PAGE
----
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California Animal Shelters Now Required to Report History of Dog Bites

Many Californians adopt dogs from shelters each year to give them a better life while adding important members to their families. While adopting shelter dogs is admirable, people who adopt dogs should know whether they have a propensity to bite. Unfortunately, dog bites are a prevalent problem. According to, an estimated 4.5 million people in the U.S. are bitten by dogs each year.[1] In 2019, 48 people were killed in the U.S. in dog attacks. California led the nation in fatal dog bites with nine residents losing their lives. Because of these problems, the state legislature responded by passing a bill that mandates greater responsibilities for shelters to track and report dogs that bite. This law is meant to help people make better-informed decisions when they are searching for dogs to adopt.

What does the law require?

Cal. AB 588 was passed by the legislature and signed into law by Gov. Newsome on Oct. 2, 2019. It was effective immediately. Under this law, animal shelters must provide people with the history of their dogs at the time that they adopt them, including information about whether the dogs have bitten people in the past. Dog bites that have broken through the skin must be reported, and animal shelters and rescue agencies must provide details of the circumstances that surrounded the bites. Any person buying or adopting a dog from a shelter or rescue agency must sign a paper acknowledging that they have been informed about the dog’s history of biting.

If a shelter or rescue center fails to inform a person who adopts a dog about the dog’s known bite history, the shelter or rescue center can be fined $500. The fine is meant to ensure that shelters and rescue agencies will comply with the new law. The bill was sponsored by Assemblyman Phillip Chen (R-Brea) and received bipartisan support. Family and rescue organizations supported the law because it helps to give more information to people and organizations about the history of dogs before they decide to take them. However, some shelters have opposed the bill.

Why did shelters oppose the new dog bite history law?

Many animal shelters came out in opposition to the bill before it became a law.[4] The shelters argued that it is not always easy for them to learn about the history of the dogs that they take into their shelters. Many shelter dogs come from the streets, making it impossible for shelters to learn about their histories. For dogs that have no known histories, the shelters must constantly monitor them and report anytime they bite people and break their skin. They also argue that reporting each bite doesn’t provide an accurate picture of the dogs since some dogs might bite because they are scared or because they are instinctively trying to protect their puppies. Finally, shelters argue that the fines that are imposed when the shelters fail to file reports of dog bites simply go back to shelters. This means that the shelters are essentially paying themselves when the history of adopted dogs is not provided.

Why the new law is important

While the new law is not perfect, it still should help to reduce the number of dog bites that happen in California each year. Prospective dog owners might decide against adopting dogs with known histories of biting and instead choose dogs that are less likely to bite. Many families adopt shelter dogs to add to their families. When they are unaware of a dog’s propensity to bite, they might place themselves, their families, and their friends at risk with the introduction of a new dog.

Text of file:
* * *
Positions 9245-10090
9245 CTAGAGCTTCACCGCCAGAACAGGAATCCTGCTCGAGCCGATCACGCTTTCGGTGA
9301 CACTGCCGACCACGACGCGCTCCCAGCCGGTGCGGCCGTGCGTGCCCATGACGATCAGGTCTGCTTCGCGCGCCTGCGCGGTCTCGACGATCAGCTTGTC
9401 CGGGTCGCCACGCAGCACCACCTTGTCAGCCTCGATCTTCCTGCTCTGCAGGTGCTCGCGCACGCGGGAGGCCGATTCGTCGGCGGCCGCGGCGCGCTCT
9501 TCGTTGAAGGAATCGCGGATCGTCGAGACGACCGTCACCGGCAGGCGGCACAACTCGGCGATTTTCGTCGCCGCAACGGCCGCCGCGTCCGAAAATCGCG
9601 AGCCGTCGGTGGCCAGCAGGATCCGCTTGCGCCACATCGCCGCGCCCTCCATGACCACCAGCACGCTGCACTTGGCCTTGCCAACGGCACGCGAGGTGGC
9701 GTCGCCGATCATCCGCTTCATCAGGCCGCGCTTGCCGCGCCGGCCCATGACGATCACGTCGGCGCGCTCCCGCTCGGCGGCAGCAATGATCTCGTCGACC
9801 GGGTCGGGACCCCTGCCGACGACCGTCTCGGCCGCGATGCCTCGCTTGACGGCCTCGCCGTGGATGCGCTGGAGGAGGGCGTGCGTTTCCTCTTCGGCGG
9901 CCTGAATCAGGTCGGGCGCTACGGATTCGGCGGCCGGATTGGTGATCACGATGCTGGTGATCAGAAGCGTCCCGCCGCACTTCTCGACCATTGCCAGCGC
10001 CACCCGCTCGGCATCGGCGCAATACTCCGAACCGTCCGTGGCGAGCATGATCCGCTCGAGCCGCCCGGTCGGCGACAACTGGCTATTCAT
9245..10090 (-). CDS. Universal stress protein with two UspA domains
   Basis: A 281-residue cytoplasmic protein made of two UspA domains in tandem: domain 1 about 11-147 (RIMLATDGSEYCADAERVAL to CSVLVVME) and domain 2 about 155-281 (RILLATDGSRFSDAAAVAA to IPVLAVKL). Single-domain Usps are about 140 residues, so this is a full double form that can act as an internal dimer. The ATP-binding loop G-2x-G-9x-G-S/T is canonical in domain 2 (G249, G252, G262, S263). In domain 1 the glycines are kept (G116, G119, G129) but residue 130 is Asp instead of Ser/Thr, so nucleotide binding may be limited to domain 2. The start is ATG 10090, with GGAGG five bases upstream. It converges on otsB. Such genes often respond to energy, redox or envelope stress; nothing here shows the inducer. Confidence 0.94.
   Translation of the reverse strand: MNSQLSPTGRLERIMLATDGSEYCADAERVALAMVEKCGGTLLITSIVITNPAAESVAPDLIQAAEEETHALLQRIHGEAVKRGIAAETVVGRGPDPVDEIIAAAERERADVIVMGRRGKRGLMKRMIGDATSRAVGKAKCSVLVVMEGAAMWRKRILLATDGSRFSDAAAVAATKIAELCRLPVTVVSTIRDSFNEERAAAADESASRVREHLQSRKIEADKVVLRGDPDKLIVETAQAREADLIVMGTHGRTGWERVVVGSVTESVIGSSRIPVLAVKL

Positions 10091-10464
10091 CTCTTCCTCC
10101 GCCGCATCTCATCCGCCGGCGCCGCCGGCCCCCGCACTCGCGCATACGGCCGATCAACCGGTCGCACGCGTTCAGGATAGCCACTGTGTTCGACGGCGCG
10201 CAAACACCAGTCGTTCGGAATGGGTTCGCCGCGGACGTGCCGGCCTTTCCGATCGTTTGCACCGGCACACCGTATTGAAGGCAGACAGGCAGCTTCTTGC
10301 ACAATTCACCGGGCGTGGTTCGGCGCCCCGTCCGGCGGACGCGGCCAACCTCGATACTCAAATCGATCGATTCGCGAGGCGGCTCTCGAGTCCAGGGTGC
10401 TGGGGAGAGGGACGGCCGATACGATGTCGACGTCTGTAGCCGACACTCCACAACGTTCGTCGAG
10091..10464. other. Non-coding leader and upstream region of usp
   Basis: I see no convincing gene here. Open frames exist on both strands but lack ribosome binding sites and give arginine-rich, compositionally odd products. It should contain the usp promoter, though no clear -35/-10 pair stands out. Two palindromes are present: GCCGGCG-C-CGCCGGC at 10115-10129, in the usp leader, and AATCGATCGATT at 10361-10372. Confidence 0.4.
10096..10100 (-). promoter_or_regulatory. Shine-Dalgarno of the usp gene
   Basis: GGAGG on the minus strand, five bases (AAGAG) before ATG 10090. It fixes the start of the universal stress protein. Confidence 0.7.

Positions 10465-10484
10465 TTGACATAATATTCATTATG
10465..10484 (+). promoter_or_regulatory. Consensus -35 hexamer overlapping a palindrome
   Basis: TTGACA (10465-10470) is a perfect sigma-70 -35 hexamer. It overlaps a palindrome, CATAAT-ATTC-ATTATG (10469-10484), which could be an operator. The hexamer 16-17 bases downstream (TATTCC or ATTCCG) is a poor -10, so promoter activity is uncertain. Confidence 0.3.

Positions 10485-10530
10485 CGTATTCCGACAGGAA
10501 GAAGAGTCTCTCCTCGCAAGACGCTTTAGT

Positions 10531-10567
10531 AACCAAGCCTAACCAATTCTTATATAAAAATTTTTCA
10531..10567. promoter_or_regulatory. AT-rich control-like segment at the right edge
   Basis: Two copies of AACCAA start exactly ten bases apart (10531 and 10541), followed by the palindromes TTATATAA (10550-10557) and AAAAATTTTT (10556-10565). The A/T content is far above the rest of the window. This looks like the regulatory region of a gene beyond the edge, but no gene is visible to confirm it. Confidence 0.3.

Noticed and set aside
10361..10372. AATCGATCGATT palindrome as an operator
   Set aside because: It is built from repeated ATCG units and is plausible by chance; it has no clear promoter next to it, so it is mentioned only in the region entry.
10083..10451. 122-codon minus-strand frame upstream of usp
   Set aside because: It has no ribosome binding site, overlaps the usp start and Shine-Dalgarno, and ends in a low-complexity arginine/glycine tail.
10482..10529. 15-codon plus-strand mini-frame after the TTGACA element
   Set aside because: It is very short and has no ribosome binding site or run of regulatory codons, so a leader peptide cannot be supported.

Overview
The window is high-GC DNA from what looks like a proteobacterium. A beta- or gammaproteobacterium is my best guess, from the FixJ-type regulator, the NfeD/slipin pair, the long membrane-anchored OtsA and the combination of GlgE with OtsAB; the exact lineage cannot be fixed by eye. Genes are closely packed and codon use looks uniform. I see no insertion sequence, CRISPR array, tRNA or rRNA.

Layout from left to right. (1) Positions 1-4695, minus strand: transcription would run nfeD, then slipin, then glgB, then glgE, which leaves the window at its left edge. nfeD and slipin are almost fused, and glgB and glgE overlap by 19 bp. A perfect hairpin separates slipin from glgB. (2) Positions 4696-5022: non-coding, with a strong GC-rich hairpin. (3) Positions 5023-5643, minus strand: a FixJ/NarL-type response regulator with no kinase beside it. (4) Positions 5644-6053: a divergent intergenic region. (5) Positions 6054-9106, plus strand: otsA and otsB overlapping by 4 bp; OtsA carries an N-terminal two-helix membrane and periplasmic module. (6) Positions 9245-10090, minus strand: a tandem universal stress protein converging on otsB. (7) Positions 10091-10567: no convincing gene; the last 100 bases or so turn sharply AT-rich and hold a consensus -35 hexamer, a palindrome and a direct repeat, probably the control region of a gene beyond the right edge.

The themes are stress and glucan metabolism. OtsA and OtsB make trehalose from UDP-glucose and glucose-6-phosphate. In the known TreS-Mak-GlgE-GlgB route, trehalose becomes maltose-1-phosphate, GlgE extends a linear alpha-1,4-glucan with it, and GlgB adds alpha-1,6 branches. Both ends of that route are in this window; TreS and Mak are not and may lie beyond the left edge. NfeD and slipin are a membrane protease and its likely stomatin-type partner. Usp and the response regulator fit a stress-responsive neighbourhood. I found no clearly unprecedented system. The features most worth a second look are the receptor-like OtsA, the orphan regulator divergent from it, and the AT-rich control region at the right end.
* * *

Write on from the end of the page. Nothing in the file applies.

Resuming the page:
As we have previously noted, 70% of people who are fatally injured in dog bite attacks in California are younger than age 12.[5] Introducing a shelter dog into a family with young children can be dangerous if the family is unaware of the dog’s history of attacking people. Dogs might attack children when the children try to pet them or place their faces too close to the dogs’ mouths. While some dogs attack when they are provoked, 94% of bites occur without provocation. Mandating shelters to provide information to prospective pet owners about the known history of dogs who have bitten people in the past might help to reduce the incidence of nonfatal and fatal injuries from dog bites.

Children are not the only at-risk group when dogs attack. Senior citizens make up the second-largest category of people who are killed in dog bite cases. The third-highest category of people who are killed in dog attacks includes meter readers and postal workers.

Which breeds are the most dangerous?

You should understand that all dogs can bite. Just because you choose a shelter dog of a breed that is not generally considered vicious does not mean that it will not bite. However, certain dog breeds show a statistically greater propensity to bite, including the following:

  • Alaskan malamutes
  • Doberman pinschers
  • German shepherds
  • Huskies
  • Pit bulls
  • Rottweilers
  • Wolf hybrids

If you are considering adopting one of these breeds, you should ask about whether the dog has a history of acting aggressively towards people. Even if the dog has not bitten someone while at the shelter, aggressive behavior might indicate that it could bite you or members of your family.

Get help from an experienced dog bite lawyer in Los Angeles

Dog bites cause many serious injuries each year, and some people are killed when they are bitten by dogs. While the new law might help to reduce the number of dog bites from shelter dogs, it will not prevent all attacks. If a dog has bitten you or one of your family members, you may be entitled to recover compensation for your losses. Contact the Steven M. Sweat Injury Lawyers today to learn about your case by calling us at 866.966.5240.







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